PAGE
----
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Double Vision

Out of touch and offline in the summer rain!

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“… and that way you can be sure you’re safe!” … and so ends an advert on the telly for some kind of computer safety software, or was it a device, or an app that I can download? No idea. Blimey. I’ve no idea at all.

It has finally come to this. I’m too old and too out of touch to understand the bloomin’ adverts on the tele. There’s no pride in this feeling. I’ve been using computers for decades, and have owned a long line of now-legendary Apple Macs.

I’m loathe to say ‘iconic’, because the word has become worthless, but that beautiful  blueberry iMac I had in 1999 was and remains exactly that.

Anyway, the point is that I prefer to understand the entire universe that has become available through cyber technology. I’m not one of those grumpy luddites who say they have no need of the modern world.

Once I was. When I moved from west Connemara to San Francisco in 1995, I inwardly mocked people who talked of sending emails. With a 14.4bps external modem hanging off my computer, the world on the web was far from wide. It was slow, tiny and tedious. People celebrated for their vision dreamt of and created what is now not so much a cable into the wall, as a doorway into an entire way of life, beyond the wildest dreams of that scornful scribbler.

My generation was the last to be born without the internet. My nieces have grown up in a world where all information is available universally. All truths are out there, just as are all untruths, parked alongside, camouflaged by legitimacy in your browser window.

So what was that advert about? What kind of security don’t I have on my computer that I should? Somehow I suspect that if I watched the advert again and again I’d still be none the wiser.

Anyway, good luck to anyone who tries to cyber-scam me. You see, the leaves are out on Terry’s trees, and when the wind blows from the south west, as it tends to do in these parts, I can’t get a connection for love nor money.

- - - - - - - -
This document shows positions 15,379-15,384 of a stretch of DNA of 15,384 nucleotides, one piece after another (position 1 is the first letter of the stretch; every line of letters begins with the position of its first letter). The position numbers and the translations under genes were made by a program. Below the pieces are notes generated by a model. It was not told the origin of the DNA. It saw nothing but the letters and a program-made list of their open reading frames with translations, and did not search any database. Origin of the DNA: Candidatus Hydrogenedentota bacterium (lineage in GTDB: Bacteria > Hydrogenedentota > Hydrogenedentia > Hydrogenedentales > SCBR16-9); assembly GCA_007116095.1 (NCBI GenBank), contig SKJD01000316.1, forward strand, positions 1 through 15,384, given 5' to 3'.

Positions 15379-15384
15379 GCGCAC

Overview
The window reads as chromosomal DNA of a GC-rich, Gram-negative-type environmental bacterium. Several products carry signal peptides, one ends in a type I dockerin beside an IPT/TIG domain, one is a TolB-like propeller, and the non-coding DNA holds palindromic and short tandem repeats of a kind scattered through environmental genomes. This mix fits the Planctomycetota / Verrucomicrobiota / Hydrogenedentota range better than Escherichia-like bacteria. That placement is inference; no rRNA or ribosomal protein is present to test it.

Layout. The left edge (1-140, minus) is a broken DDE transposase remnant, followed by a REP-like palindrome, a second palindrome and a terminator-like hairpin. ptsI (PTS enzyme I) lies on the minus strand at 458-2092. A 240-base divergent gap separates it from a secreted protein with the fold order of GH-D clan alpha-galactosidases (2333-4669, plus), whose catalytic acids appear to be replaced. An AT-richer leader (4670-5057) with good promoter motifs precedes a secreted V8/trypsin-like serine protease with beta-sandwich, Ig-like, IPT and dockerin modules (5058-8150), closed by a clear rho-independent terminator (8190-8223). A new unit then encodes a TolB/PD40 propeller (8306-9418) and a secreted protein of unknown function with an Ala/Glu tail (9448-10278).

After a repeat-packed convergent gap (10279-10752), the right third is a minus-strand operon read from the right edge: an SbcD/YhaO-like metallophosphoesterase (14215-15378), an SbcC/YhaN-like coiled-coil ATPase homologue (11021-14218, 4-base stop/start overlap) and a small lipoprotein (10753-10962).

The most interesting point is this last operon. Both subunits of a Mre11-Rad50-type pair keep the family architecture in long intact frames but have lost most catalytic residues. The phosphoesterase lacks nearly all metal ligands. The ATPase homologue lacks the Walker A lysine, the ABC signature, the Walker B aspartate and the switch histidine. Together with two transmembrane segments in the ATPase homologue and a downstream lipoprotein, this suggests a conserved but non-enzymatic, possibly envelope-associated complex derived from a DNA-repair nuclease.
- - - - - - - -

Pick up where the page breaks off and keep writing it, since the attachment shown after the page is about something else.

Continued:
Thankfully, there are internet cafes and newspaper newsrooms that I can visit when I’m in town, to deal with the internet. Even for a duffer like me, these days that includes banking, bill paying, sending and receiving work, socialising and the very local very long-term weather forecast, to find out when it’ll stop raining long enough to allow me to mow the lawn (October 23rd’s looking a bit drier).

It’s not an easy task for this native Londoner to stand in front of his septuagenarian Aunt and explain to her that no, I can’t FaceTime her, because the leaves are out on Terry’s trees. Standing in 21st century London, my excuse sounded beyond absurd, but to be honest, between you and me, I don’t mind.

Of course I find my seasonal lack of internet frustrating, and yearn to be able to work and research and engage the modern world as much as any city dweller, but equally, I love living here.

In a few weeks the leaves will fall off Terry’s trees and with a favourable wind and a puff of love from the Faeries my internet connection will be functioning once again. I’d rather be here, rural and offline in the Summer rain, than have 100 meg fibre-powered broadband shooting into a city flat, in a noisy sweaty street.

Each to their own, and although I’ve had my credit card skimmed this year, I don’t think I’ll go looking to buy that whatever-it-was on the advert for my computer.

For more of Charlie’s thoughts on modern technology vs Terry’s leaves see this week’s City Tribune here

Connacht Tribune

Space and silence – it’s all us oul’ lads ever wanted in pubs

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Dave O'Connell

A Different View with Dave O’Connell

The crowds that flocked into the centre of Dublin last weekend provided the clearest indication yet that, thank God, a cure had been found for Covid.

The masses dancing and hugging on the streets was vindication that all of the self-isolation had been well worth it, when you could now congregate as close as you like to each other, to your little heart’s content.

Or so you’d think.

One weekend of slightly relaxed licencing laws was all it took, and in the blink of an eye thousands of revellers were up and at it like this was Paris in 1945 after it was freed from the Germans.

The newly-imposed regulations for relaxation would suggest that all of these bouncy people at least had the benefit of a nine-euro meal inside them – how else could they get served?

So, we’d better brace ourselves for when they go out on an empty stomach.

Much has already been made of the fact that pub life will never be the same again – and that might well be the case.

Social distancing is bad news for the publicans, limiting their ability to wedge the entire student population of NUIG and GMIT into the equivalent of a phone box.

But it’s great news for curmudgeons – particularly for those whose capacity for imbibing alcohol is shot.

Advancing middle age has seen the tolerance of the early twenties reduced from the equivalent of a sizeable plastic bucket to an amount that once wouldn’t have even pass the standard definition of being out.

Three pints? That’s what you’d order when they rang the bell at closing time.